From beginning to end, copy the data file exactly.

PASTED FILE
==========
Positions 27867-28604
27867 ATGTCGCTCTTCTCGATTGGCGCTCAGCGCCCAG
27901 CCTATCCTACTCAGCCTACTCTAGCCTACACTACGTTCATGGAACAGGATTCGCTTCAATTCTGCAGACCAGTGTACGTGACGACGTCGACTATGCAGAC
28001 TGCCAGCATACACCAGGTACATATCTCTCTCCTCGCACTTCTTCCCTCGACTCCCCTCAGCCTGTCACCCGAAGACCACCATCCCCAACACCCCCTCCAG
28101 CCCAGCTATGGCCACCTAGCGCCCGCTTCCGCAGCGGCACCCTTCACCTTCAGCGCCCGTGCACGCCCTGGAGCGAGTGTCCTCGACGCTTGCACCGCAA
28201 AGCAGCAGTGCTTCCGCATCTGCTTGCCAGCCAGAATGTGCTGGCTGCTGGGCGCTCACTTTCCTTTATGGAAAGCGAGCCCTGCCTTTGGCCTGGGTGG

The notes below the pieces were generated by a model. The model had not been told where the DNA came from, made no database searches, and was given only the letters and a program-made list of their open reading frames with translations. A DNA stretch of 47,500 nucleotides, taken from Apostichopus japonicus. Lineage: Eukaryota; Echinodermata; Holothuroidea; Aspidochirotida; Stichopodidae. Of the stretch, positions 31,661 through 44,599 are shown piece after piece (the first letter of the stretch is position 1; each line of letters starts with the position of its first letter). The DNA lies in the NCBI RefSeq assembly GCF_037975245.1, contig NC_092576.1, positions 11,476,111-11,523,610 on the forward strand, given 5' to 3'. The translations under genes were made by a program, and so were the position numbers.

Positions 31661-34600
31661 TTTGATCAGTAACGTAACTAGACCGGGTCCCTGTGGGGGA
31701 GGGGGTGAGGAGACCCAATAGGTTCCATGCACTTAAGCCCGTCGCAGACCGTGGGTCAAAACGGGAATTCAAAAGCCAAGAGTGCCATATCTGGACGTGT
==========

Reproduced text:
Positions 27867-28604
27867 ATGTCGCTCTTCTCGATTGGCGCTCAGCGCCCAG
27901 CCTATCCTACTCAGCCTACTCTAGCCTACACTACGTTCATGGAACAGGATTCGCTTCAATTCTGCAGACCAGTGTACGTGACGACGTCGACTATGCAGAC
28001 TGCCAGCATACACCAGGTACATATCTCTCTCCTCGCACTTCTTCCCTCGACTCCCCTCAGCCTGTCACCCGAAGACCACCATCCCCAACACCCCCTCCAG
28101 CCCAGCTATGGCCACCTAGCGCCCGCTTCCGCAGCGGCACCCTTCACCTTCAGCGCCCGTGCACGCCCTGGAGCGAGTGTCCTCGACGCTTGCACCGCAA
28201 AGCAGCAGTGCTTCCGCATCTGCTTGCCAGCCAGAATGTGCTGGCTGCTGGGCGCTCACTTTCCTTTATGGAAAGCGAGCCCTGCCTTTGGCCTGGGTGG

The notes below the pieces were generated by a model. The model had not been told where the DNA came from, made no database searches, and was given only the letters and a program-made list of their open reading frames with translations. A DNA stretch of 47,500 nucleotides, taken from Apostichopus japonicus. Lineage: Eukaryota; Echinodermata; Holothuroidea; Aspidochirotida; Stichopodidae. Of the stretch, positions 31,661 through 44,599 are shown piece after piece (the first letter of the stretch is position 1; each line of letters starts with the position of its first letter). The DNA lies in the NCBI RefSeq assembly GCF_037975245.1, contig NC_092576.1, positions 11,476,111-11,523,610 on the forward strand, given 5' to 3'. The translations under genes were made by a program, and so were the position numbers.

Positions 31661-34600
31661 TTTGATCAGTAACGTAACTAGACCGGGTCCCTGTGGGGGA
31701 GGGGGTGAGGAGACCCAATAGGTTCCATGCACTTAAGCCCGTCGCAGACCGTGGGTCAAAACGGGAATTCAAAAGCCAAGAGTGCCATATCTGGACGTGT